I found this poem on a poster at my yoga instructor's studio. It really speaks to me about setting a personal intention for my yoga practice, and I just had to jot it down and share it here.

Breathing in, I feel gratitude;
breathing out I give thanks.
Breathing in, I invite kindness;
breathing out I am kind.
Breathing in I feel loved;
breathing out I offer love.
Breathing in I know compassion;
breathing out I am compassion.
Breathing in I feel joy;
breathing out I celebrate.
Breathing in I am still;
breathing out I am at peace.

photo taken by Jen, summer 2006, Eden Park, Cincinnati

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Monday, October 15, 2007

yoga class on Thursdays

Ok, so it's more or less "official" now... I will be teaching a class every Thursday night in the studio Gratitude in Motion. It's going to be MY class! I'm getting excited! This is a big step forward for me, to actually commit to teaching a regular class at a studio... not just teaching groups of friends at home or at a park, or "subbing" for my fellow yoga teachers when they can't teach (which is what I've been doing for the past several weeks).

I'm going to give it a shot starting on October 25th until the end of the year, and then play it by ear in January. Hopefully I'll be able to continue teaching, but it will depend on my class schedule at U.C.

Just imagine... stepping into the studio in whatever state you're in (stressed? rushed? frazzled?), unrolling your mat, sitting down and getting centered, then finding your breath... and moving to your own breath, exploring your own range of motion, finding what poses are right for you, stretching to relieve stress, finding joy in your movement, and unwinding with a final relaxation at the end... all to relaxing music, candles, and the fragrance of essential oils. Aaaaaah. I know THIS is how I want to spend my evening at the end of my busiest workday!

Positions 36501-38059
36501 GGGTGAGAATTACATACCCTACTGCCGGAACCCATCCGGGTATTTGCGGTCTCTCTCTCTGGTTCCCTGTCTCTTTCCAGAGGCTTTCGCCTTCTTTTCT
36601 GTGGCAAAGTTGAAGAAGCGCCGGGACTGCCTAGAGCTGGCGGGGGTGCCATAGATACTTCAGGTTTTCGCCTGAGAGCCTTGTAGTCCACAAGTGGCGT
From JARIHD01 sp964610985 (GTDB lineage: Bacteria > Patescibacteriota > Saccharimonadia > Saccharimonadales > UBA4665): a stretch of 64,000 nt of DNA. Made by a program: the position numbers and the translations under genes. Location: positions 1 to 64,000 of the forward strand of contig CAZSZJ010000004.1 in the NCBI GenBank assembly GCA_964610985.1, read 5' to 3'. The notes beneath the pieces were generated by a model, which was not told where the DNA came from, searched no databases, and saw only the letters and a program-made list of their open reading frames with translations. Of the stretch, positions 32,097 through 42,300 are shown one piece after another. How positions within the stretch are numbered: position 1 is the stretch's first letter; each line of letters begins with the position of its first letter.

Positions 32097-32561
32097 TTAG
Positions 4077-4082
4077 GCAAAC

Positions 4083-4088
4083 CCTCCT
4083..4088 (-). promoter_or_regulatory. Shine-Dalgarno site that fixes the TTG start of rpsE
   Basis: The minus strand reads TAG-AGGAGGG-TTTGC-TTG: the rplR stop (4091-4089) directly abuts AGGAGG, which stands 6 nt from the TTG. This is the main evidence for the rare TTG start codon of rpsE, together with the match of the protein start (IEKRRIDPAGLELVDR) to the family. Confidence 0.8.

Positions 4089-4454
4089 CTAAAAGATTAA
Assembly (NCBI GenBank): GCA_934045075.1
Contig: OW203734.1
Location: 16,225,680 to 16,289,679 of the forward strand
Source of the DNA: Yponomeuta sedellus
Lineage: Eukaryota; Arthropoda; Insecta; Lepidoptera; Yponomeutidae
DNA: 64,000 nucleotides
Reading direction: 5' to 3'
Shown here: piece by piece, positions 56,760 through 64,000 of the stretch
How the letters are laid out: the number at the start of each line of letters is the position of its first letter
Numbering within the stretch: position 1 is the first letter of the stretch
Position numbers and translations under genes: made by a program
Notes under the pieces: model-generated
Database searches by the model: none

Hope to see you on Thursdays at 6:30, at Gratitude in Motion!

photo taken by my friend & fellow yogini Jen, at Eden Park, Cincinnati

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Sunday, October 14, 2007

Everything I Needed to Know, I Learned On My Yoga Mat

by Lisa Meece

If it hurts don’t do it- what comes from pain is not gain.

Being still is harder than it looks.

Observing without judgment is harder than it sounds.

Challenge can be fun.

Being comfortable starts with remembering to breathe.

Balance is not a still thing - maintaining balance requires constant attention and adjustment.

Good posture isn’t harder than bad posture, it just uses different muscles.

The right support can help you stretch.

Sometimes surrender is the only way forward.

If you can relax while you stretch your body, it will be easier to relax when something or someone stretches your patience.

Once you master one pose, there is always another – the practice itself is the only enduring goal.

Some poses will be easy and some poses will be hard and it’s that way for everybody.

Some days everything will be easy and some days everything will be hard and honoring the difference is part of the practice.

Relaxing feels better after you have had a really great stretch.

Stilling the mind is harder than stilling the body.

Silence can be more interesting than sound.

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what gives you joy?

An ongoing no particular order

- my family: mom, dad, grandparents, 3 brothers, 3 sisters-in-law, and 2 nephews
adoptive families (you know who you are!)
- warm sunlight on my face
- being in the water
- pristine white sand beaches (especially in the Philippines!)
- sand between my toes
- a child's hearty giggle
- childhood memories of home
- family dinners in our crowded dining room table
- conversations that last for hours
- my nephews, Martin and Lorenzo, and future nephews and nieces - (hint, hint!)
- childhood friends and new friends
- being in nature
- an "AHA!" moment
- having coffee and endless conversations with an old friend